Davis says the project would be constructed only if the level at Lake Mead -- the Hoover Dam reservoir that stores Las Vegas’ water from the Colorado -- dwindles to especially low levels. “It may not be constructed for many years or decades,” he says.
To those in Southern Nevada’s huge gambling industry, such precaution makes sense, especially within the context of a beleaguered state economy that has been pummeled by the worst of the housing crisis. “Long-term uncertainty about water resources -- perceived or real -- severely undermine our ability to attract new industries, companies and jobs, writes Keith Smith, president and CEO of Boyd Gaming, in a letter to King. “Existing businesses can be impacted along with local and state tax revenues.”
But ever since the project was first proposed in 1989, by what was then the Las Vegas Valley Water District, it has sparked fierce opposition, from environmentalists who worry about the impact that construction and pumping will have on state ecosystems, and from rural Nevadans who have dubbed it a “water grab” that will drain their resources.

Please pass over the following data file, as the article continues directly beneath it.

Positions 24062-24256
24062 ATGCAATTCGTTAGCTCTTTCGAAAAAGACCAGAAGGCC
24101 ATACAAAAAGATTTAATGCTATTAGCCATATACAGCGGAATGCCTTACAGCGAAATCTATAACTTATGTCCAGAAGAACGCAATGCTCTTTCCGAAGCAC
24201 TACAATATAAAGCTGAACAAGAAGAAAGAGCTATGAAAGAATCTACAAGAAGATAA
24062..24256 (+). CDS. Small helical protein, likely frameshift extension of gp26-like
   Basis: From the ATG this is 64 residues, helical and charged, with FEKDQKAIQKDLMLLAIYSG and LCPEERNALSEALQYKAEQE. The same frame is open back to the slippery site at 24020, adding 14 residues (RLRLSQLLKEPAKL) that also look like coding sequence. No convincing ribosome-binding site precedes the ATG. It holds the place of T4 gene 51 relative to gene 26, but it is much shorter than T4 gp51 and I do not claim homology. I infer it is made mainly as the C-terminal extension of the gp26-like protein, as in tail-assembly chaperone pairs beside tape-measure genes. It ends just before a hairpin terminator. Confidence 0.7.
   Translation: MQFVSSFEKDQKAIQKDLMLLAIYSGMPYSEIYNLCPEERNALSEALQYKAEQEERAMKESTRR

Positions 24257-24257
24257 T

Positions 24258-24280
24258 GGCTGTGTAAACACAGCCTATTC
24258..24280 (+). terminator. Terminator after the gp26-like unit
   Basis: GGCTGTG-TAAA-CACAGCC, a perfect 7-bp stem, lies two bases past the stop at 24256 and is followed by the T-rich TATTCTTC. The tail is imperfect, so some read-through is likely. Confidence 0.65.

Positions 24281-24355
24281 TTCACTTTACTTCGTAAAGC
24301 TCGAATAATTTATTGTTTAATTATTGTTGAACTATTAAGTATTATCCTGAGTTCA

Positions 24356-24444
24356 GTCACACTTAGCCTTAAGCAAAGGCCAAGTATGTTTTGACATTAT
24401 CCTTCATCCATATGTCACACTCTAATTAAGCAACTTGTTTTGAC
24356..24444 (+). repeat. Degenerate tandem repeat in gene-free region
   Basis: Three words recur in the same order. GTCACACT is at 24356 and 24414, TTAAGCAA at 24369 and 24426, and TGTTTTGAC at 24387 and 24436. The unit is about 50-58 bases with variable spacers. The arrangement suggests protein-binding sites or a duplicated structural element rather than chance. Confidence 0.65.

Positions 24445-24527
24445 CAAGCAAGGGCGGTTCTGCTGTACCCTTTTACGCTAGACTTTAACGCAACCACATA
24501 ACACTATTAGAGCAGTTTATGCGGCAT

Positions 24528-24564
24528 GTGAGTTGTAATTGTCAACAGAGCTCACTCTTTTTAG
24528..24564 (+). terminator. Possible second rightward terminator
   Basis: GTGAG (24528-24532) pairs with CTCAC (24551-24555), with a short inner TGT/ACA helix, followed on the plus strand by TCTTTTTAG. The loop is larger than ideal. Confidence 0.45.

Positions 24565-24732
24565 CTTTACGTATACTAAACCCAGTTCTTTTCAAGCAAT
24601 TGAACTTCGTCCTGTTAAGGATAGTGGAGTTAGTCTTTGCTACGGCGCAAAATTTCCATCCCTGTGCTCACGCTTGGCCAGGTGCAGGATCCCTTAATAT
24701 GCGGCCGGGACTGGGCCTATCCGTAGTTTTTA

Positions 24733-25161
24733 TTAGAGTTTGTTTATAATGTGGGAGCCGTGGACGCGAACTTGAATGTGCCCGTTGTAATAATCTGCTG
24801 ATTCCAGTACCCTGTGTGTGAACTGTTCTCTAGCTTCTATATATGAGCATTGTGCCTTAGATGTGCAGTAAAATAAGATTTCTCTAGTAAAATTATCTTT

The project “will unnecessarily and permanently destroy agriculture, the economy and the environment of Eastern Nevada as well as potentially create an irreversible health and safety debacle in the nature of dust particulate,” writes Jim Barbee, secretary of the Nevada Board of Agriculture, in the board’s public comments.
The SNWA has said that its withdrawals would not eclipse the rate of water recharge in the four valleys, leaving plenty of water available to farmers and ranchers. But critics remain unconvinced by the association’s calculations.